Scorching heat bakes the Southwest in mid-June 2016 - Part two

June 29, 2016

During the official start of summer last week, a heatwave baked most of the southwestern United States. High temperatures well above the century mark were observed in Arizona, Nevada, and California. Low temperatures at night occasionally only cooled off into the 90s. Part 1 of our story on the event highlighted some of the astounding temperatures records set during the heat wave. In part 2, we will look what happened in the atmosphere to cause it.

heat wave, 500mb, high pressure

500-mb height anomalies over the United States for June 19-22, 2016. Positive height anomaies (oranges) indicate areas of high pressure while negative height anomalies (purples) indicate lower pressure. During the period, a strong high pressure system was observed over much of the central/western United States. NOAA Climate.gov map, based on NCEP/NCAR Reanalysis data.

Heat Thunder-dome

The cause of the stifling heat was a large, hot dome of high pressure sitting over the region. When we say there was “dome of high pressure,” what we mean is that there was a large area of high pressure in the middle to upper atmosphere which acted as a cap, inhibiting air from rising—no rising air means few clouds and lots of sunshine—and blocking storm systems from moving over the region.  These high pressure air masses happen when hot air from south of the U.S. moves in. This gargantuan high pressure helped usher in hot and dry air from Mexico to continue to bake over sunny, cloudless skies.

By some measures, the high pressure system over the Southwest in mid-June 2016 was record-breaking. One marker used to determine the strength of a high pressure is the height in the atmosphere at which a pressure reading of 500 millibars (mb) would be observed. (At sea level, pressure is around 1013mb.) Hot air expands, so the hotter the air mass means the higher up in the atmosphere you would have to go to find the 500mb pressure line. Usually the 500mb level is around 18,000 feet (5500m). On June 19, above Arizona, 500mb was reached at above 19,500 feet (almost 6000m), a daily record.

Put another way, imagine you are trying take the metro or subway to work every day. This routine commute usually takes you 25 minutes, plus or minus a few minutes for bad luck with missing the first train. But one time, the commute was absolutely dreadful. You ended up getting to work much later than normal. Just like the nightmare commute increased the time to reach the same destination (your office), the high pressure system increased the distance to reach the same destination (the 500-mb pressure level). The result was a record-breaking dome of hot air which created dangerous conditions for human health.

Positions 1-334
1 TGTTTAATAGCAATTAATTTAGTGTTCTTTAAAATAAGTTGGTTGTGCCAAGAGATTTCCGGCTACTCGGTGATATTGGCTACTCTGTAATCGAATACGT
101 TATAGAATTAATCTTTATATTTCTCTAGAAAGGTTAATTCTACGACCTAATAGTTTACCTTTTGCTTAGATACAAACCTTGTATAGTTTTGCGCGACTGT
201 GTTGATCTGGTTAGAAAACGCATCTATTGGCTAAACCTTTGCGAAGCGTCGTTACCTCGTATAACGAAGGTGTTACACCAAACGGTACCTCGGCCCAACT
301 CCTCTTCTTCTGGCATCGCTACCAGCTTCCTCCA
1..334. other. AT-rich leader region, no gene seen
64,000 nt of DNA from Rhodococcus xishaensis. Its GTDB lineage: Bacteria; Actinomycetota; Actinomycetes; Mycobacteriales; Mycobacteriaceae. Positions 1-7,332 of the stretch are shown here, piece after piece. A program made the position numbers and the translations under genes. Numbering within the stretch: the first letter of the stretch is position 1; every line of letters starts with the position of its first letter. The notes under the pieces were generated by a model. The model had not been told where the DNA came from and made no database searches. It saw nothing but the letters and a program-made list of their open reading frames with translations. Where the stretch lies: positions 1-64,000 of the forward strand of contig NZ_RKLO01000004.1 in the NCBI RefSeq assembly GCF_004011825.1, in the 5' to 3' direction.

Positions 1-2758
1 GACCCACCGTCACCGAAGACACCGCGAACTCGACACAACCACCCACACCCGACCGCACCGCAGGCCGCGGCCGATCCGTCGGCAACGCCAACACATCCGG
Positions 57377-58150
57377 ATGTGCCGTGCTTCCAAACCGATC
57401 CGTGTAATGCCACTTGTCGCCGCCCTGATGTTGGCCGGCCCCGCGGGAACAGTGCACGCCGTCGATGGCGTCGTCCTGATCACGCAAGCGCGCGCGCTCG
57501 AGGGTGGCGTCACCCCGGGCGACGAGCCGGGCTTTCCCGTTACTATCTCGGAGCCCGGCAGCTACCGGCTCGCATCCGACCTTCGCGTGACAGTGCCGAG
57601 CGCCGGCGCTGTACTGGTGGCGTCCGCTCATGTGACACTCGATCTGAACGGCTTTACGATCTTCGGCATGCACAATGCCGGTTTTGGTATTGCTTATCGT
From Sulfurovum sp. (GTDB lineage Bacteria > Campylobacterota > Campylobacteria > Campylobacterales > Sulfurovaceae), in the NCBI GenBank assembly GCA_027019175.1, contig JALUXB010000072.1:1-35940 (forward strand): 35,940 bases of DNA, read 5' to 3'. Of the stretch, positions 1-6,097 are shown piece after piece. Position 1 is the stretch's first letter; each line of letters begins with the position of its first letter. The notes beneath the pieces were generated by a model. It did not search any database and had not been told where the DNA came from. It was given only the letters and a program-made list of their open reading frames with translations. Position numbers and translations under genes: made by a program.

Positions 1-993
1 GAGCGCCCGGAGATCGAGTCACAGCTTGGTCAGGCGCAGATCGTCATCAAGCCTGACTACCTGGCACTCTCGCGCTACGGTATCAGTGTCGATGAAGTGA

The future looks hot

Thanks to climate change, long and hot heat waves like the one just observed are expected to become more likely in the future. The most recent report from the Intergovernmental Panel on Climate Change concluded that for the globe, it is very likely that hot days and nights have become hotter and/or more frequent due to climate change. These changes are virtually certain to continue throughout the next century.

climate, extremes, high temperatures, southwest US

The percent area in the U.S. southwest experiencing extremely warm daytime temperatures during the spring (top) and summer (bottom) months. The record dates back to 1910. The percent area experiencing extremely hot daytime high temperatures has increased in both spring and summer during the last two decades. NOAA Climate.gov graph, based on data from the National Centers for Environmental Information's Climate Extremes Index

The IPCC report also indicated with medium confidence that heat waves—several consecutive hot days in a row—have become more frequent and/or longer lasting, and it is very likely that heat waves will continue to increase in frequency and duration.

For the U.S. Southwest in particular, the National Climate Assessment noted that heatwaves have become more frequent over the decade 2001-2010. And in the future, summertime heat waves are expected to get longer and hotter still.  Increasing temperatures will likely stress not only crop production but human health too.

It is certain that the southwestern United States has suffered through an epic heatwave. The good news? They eventually end. Heat waves don’t last forever. The bad news? Due to climate change, we can expect to see stronger and longer-lasting heat waves during the rest of this century.